Many members of Congress are outraged.
Massachusetts Senator John Kerry called the incident "another idiotic abuse of taxpayer money, while our country is on the brink."
Kerry plans to introduce a bill this week to end what he calls extravagant spending practices of banks that receive taxpayer bailouts.
But Northern Trust is defending itself, saying it didn't use any bailout money for the parties.
Northern Trust Bank, headquartered on Chicago's famed LaSalle Street, has been an icon of power and financial strength for more than a century.
But on Tuesday night, Northern Trust is coming under fire for lavish spending on concerts and cocktail parties, much of it caught on tape by celebrity news Web site TMZ.com.
The bank, which received $1.6 billion dollars in federal bailout funds, sponsored the Northern Trust Open, a PGA golf tournament held this past weekend near L.A.
Northern Trust wined and dined hundreds of clients, flying them to L.A. for a first-class dinner at the Ritz on Wednesday, including a performance by the group Chicago. On Saturday, the bank paid to shut down the House of Blues for a private performance from Cheryl Crow. There were gift bags from Tiffany's, and much, much more alleged excessive spending.
"Obviously, it's wrong, people are losing their homes, they shouldn't be supporting golf tournaments for crying out loud," said Deena Wrongkiewicz.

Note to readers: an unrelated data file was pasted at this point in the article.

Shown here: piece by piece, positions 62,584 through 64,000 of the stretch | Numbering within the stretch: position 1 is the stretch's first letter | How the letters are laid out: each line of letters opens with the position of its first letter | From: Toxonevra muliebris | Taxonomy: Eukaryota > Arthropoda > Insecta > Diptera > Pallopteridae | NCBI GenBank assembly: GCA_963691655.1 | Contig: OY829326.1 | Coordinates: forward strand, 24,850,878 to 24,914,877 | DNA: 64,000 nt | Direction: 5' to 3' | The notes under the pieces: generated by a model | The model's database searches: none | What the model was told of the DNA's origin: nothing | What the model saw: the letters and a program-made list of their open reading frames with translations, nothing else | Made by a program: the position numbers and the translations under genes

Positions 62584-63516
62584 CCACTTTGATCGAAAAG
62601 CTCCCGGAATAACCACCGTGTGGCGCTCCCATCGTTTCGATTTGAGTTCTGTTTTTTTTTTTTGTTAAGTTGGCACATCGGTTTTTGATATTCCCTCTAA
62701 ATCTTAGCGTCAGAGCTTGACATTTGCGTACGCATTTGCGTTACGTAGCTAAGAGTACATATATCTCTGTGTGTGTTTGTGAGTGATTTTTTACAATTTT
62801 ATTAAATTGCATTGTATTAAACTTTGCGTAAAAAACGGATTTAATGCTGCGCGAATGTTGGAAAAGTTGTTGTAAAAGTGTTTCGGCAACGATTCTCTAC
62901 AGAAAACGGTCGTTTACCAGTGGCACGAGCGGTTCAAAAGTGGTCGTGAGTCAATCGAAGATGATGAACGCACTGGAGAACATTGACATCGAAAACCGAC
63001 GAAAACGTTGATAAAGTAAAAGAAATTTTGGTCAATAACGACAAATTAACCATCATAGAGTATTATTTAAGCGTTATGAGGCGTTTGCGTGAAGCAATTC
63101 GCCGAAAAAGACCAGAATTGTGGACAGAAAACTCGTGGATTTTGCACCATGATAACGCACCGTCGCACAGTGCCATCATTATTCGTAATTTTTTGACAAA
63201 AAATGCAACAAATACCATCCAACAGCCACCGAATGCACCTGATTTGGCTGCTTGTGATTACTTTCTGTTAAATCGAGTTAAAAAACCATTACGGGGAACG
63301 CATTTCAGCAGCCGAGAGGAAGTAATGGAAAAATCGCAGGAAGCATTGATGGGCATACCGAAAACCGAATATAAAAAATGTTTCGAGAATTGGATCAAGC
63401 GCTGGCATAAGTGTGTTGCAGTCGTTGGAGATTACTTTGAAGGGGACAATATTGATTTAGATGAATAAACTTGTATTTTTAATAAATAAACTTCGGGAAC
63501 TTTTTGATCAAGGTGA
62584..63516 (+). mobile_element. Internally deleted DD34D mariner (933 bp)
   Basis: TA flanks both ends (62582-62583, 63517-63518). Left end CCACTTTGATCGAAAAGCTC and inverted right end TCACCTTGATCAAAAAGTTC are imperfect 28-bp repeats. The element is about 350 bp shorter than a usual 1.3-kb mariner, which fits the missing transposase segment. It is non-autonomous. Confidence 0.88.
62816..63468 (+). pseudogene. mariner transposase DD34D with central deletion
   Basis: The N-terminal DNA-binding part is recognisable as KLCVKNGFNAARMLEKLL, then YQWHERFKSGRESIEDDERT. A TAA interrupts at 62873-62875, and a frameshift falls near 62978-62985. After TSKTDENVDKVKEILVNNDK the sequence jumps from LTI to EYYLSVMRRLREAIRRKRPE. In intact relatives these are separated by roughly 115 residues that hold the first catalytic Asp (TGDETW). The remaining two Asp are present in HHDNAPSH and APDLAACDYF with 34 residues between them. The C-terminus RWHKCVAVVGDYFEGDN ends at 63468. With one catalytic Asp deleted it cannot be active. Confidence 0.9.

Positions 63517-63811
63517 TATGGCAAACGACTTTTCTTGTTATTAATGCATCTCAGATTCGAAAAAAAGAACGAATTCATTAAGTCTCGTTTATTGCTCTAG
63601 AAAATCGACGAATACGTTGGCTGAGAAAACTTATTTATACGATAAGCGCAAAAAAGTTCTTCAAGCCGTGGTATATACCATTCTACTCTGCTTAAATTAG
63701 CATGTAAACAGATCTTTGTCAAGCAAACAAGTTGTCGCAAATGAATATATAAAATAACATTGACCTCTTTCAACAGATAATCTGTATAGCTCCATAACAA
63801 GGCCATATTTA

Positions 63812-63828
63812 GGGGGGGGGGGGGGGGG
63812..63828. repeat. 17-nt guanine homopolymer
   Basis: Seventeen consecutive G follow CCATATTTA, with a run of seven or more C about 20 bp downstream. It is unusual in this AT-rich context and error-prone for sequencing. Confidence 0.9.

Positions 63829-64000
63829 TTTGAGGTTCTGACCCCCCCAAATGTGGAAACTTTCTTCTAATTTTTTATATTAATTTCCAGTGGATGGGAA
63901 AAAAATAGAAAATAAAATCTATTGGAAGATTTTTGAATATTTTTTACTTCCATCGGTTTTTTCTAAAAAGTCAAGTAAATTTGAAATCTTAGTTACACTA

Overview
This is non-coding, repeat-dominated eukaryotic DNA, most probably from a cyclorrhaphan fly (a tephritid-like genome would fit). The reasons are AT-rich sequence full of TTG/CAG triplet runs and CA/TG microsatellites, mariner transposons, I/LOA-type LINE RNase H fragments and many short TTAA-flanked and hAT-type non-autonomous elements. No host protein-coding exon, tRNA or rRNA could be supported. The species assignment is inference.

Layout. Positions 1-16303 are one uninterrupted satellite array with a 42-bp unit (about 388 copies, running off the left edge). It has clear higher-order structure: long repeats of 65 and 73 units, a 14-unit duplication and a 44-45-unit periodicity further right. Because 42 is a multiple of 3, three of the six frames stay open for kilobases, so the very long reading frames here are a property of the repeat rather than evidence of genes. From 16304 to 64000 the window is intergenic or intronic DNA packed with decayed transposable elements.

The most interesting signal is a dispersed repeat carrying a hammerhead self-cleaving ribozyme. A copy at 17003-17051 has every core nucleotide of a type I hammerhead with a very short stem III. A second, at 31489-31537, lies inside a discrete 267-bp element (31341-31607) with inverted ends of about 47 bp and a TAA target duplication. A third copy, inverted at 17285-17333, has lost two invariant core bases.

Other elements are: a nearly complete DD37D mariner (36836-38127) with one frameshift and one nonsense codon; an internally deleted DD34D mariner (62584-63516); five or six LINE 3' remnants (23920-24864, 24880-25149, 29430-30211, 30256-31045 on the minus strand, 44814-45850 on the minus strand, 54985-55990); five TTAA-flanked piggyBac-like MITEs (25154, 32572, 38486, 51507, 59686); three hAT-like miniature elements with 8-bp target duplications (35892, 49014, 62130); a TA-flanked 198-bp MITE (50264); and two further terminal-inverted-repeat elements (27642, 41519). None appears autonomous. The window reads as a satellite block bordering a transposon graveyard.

Now members of Congress are asking for their money back, saying the bank should "immediately return to the federal government the equivalent of what Northern Trust frittered away on these lavish events" in a letter sent by Representative Barney Frank on Tuesday, chairman of the House Financial Services Committee.
Northern Trust says this was the second year of a five-year contract to sponsor the tournament. "We paid for these events ourselves. They were paid for as part of a business decision regarding an annual event to show appreciation for our clients. Northern Trust is not a bank that was or is losing money and therefore had to go to the government for assistance," said senior vice president Douglas Holt on Tuesday night.
But Illinois' top money man, Treasuer Alexi Giannoulias, says even though Northern Trust may not have asked for the bailout funds, this was excessive.
"The perception alone that they're throwing lavish parties doesn't help anybody's situation especially when they're laying off workers," said Giannoulias.
In fact, in December Northern Trust announced it would eliminate 450 jobs. And it took a much different tone, the bank's CEO calling the economy "extraordinarily difficult" when those layoffs were announced.
But on Tuesday night there was no indication that Northern Trust plans to return any of the money to the government.
Critics say whether Northern Trust wanted the bailout money or not, it comes with certain responsibilities.